Freshly baked bread is amazing, but don’t think an old, stale loaf is only good for the ducks or pigeons. Stale bread is dense, dry and ready to soak up other delicious flavors you choose to serve. Stale bread can be turned into croutons, bread crumbs, capirotada, toast or torrejas, which is the Spanish version of French toast. Traditionally served during Lent, torrejas can be paired with your favorite syrups or fruit, and served whenever you need a meatless meal, or a gorgeous breakfast.

Currently, with Spring in the air, I’m ready for the luscious tropical fruit that is arriving at the produce market. Sugar sweet papayas from Mexico are a weakness of mine, and I usually have one or two on the counter, waiting until they reach their perfect moment of ripeness. They are messy to peel, seed and chop, but once that juicy, slippery task is complete, you have a bowlful of paradise.

And don’t get me started about how good the guava sour cream in this recipe is…you might be tempted to use it on your next fruit salad, pound cake, or just eat it by the gob-full right out of the bowl. (oh yess…)

Word Nerd Alert: Torrejas, also called torrijas comes from the word torrar, which means to toast. It’s the same word base for the English words torch and torrid, which for some reason English speakers always seem to use when describing a red, hot love affair.

So is the implication that torrejas are toasted, or lust worthy? In my book, same thing.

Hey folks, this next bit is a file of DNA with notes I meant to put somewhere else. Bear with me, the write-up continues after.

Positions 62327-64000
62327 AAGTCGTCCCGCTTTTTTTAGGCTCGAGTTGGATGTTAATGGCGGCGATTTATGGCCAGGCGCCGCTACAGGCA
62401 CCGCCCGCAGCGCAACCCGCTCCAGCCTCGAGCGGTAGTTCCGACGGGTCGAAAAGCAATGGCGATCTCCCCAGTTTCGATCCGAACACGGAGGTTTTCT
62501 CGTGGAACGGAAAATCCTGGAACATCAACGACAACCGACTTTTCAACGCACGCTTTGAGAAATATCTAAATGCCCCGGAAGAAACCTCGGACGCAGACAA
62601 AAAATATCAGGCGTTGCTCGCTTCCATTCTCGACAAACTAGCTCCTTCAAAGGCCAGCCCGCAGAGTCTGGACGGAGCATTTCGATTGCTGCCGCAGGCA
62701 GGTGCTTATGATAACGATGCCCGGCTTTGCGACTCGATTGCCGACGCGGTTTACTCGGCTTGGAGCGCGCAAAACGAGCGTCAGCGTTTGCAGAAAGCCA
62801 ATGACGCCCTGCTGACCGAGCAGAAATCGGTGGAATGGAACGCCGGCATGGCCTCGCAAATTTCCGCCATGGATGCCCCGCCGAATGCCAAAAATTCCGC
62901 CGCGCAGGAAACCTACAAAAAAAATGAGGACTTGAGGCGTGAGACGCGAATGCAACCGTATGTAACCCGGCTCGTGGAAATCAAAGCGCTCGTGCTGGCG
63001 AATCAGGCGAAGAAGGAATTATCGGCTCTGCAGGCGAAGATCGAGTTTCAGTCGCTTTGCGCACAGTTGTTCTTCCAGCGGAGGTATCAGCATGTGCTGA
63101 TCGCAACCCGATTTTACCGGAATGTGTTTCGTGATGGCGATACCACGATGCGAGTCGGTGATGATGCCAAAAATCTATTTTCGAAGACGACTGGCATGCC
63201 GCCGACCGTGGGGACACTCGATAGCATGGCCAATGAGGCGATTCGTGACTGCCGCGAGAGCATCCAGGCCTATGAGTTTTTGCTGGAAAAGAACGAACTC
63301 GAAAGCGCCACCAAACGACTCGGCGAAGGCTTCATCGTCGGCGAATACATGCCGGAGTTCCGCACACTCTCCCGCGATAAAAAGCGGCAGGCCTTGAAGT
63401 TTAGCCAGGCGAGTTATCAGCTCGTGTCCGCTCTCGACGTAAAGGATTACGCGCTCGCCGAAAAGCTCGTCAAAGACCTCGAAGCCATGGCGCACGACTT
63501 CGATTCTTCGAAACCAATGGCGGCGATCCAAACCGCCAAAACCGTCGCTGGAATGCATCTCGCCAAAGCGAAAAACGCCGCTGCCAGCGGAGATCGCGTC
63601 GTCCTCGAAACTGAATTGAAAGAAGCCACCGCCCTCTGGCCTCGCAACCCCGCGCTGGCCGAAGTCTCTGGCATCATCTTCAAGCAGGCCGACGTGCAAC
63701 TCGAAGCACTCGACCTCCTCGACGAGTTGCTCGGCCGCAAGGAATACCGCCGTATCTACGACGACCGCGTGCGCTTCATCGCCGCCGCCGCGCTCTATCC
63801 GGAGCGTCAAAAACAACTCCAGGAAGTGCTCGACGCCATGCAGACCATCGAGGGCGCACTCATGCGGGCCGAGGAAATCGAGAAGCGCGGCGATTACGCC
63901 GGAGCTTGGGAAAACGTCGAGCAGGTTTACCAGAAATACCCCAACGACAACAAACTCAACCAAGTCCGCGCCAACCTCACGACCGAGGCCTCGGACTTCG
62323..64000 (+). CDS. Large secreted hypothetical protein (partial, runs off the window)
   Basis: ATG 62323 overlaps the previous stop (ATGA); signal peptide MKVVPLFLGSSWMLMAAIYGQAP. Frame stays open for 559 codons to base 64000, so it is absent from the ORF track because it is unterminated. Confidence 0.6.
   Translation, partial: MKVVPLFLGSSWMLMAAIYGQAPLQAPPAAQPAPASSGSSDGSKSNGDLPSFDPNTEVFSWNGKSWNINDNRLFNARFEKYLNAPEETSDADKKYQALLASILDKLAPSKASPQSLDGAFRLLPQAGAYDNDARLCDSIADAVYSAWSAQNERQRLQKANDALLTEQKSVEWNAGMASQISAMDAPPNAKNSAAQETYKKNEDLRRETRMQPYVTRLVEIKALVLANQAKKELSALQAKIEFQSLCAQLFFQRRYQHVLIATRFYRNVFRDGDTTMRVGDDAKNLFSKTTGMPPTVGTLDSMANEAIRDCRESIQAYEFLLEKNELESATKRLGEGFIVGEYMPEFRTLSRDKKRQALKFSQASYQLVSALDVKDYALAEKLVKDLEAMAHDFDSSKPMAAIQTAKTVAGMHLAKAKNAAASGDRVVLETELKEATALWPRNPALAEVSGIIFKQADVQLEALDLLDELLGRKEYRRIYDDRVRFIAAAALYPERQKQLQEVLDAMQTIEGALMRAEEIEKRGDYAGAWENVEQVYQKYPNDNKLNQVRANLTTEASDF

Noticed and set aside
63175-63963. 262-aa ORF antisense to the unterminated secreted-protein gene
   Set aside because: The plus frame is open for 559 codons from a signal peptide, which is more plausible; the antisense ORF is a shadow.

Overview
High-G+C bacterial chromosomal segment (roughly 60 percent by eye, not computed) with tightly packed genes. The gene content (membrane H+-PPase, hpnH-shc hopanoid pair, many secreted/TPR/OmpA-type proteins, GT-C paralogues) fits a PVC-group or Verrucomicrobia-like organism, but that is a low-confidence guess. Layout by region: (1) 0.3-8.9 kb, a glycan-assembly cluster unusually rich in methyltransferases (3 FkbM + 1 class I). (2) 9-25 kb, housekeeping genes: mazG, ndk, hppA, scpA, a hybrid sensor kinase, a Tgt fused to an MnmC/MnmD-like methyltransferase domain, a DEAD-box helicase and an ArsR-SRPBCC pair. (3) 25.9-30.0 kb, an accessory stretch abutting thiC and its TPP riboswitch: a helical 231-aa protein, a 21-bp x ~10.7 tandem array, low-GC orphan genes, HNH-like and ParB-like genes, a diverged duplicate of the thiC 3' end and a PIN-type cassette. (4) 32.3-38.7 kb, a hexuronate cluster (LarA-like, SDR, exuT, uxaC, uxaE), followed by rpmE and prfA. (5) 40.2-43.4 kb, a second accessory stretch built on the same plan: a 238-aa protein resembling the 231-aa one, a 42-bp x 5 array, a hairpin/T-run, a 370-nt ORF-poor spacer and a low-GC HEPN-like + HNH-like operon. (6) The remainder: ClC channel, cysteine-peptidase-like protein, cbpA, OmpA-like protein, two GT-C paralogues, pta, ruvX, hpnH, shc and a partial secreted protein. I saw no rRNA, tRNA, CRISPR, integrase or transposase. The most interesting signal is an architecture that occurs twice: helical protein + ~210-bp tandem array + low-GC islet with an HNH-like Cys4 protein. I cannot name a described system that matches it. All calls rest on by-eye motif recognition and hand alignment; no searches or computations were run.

If your habit is to eat butter and syrup with your French toast, you will be pleasantly surprised with the fruit and sour cream combination in this torrejas recipe. Sweet without the blood sugar shock, light and filling.

I ended up with some left over torrejas that kept well in the fridge, which I re-heated on the griddle the next day. Unfortunately, the guava cream was nowhere to be found. Currently waiting on a confession. (Trying to concoct a clever ending quip here. Something like…”maybe it was the old loaf that I live with…” but the true confession is, I ate it. By the gob-full.)


Bread for Torrejas

A dense artisanal loaf is best for torrejas


Egg mixture for torrejas

Bread soaks briefly in egg mixture


Bread on hot griddle to make torrejas

Place soaked sliced of bread on hot griddle


Toasted golden torrejas

Beautifully golden and toasty torrejas


Guava Cream is easy to make

Just whip together brown sugar, sour cream and guava nectar


Torrejas smothered in Guava Cream

Thick and tangy Guava Cream is the best topping!



Torrejas with Guava Sour Cream and Tropical Fruit

Torrejas with Guava Cream and Tropical Fruit

The best torrejas are made with thickly sliced, dense artisanally made bread

  • Author: Melissa Guerra
  • Prep Time: 5 mins
  • Cook Time: 4 mins
  • Total Time: 9 minutes
  • Yield: 6 servings
  • Category: Breakfast
  • Cuisine: Latin American


1 lb dense, artisanal bread, stale (500 gr)

2 eggs

1/2 cup half & half (120ml)

Ground cinnamon for garnish

8oz regular sour cream (227gr)

1/4 cup guava nectar (60ml)

1/4 cup brown sugar (50gr)

1 banana, sliced

1 cup chopped papaya (140gr)

1/4 cup sweetened coconut, toasted for 2 minutes under a heated broiler (15gr)


Heat a griddle on the stove over medium flame.

Meanwhile, slice the bread into thick slices. Whip together the half & half and eggs in a shallow pie plate. Place the slices of bread in the egg mixture, and turn so that both sides are soaked. Place each slice of bread on the heated griddle, and toast until golden, about 2-3 minutes on each side. Remove from the heat and keep warm. Dust with ground cinnamon.

Whisk together the guava nectar, brown sugar and sour cream. Spoon the flavored sour cream over each serving of the torrejas, and garnish with the sliced fruit and toasted coconut.


Substitute 1 cup chopped pineapple (225gr) instead of papaya

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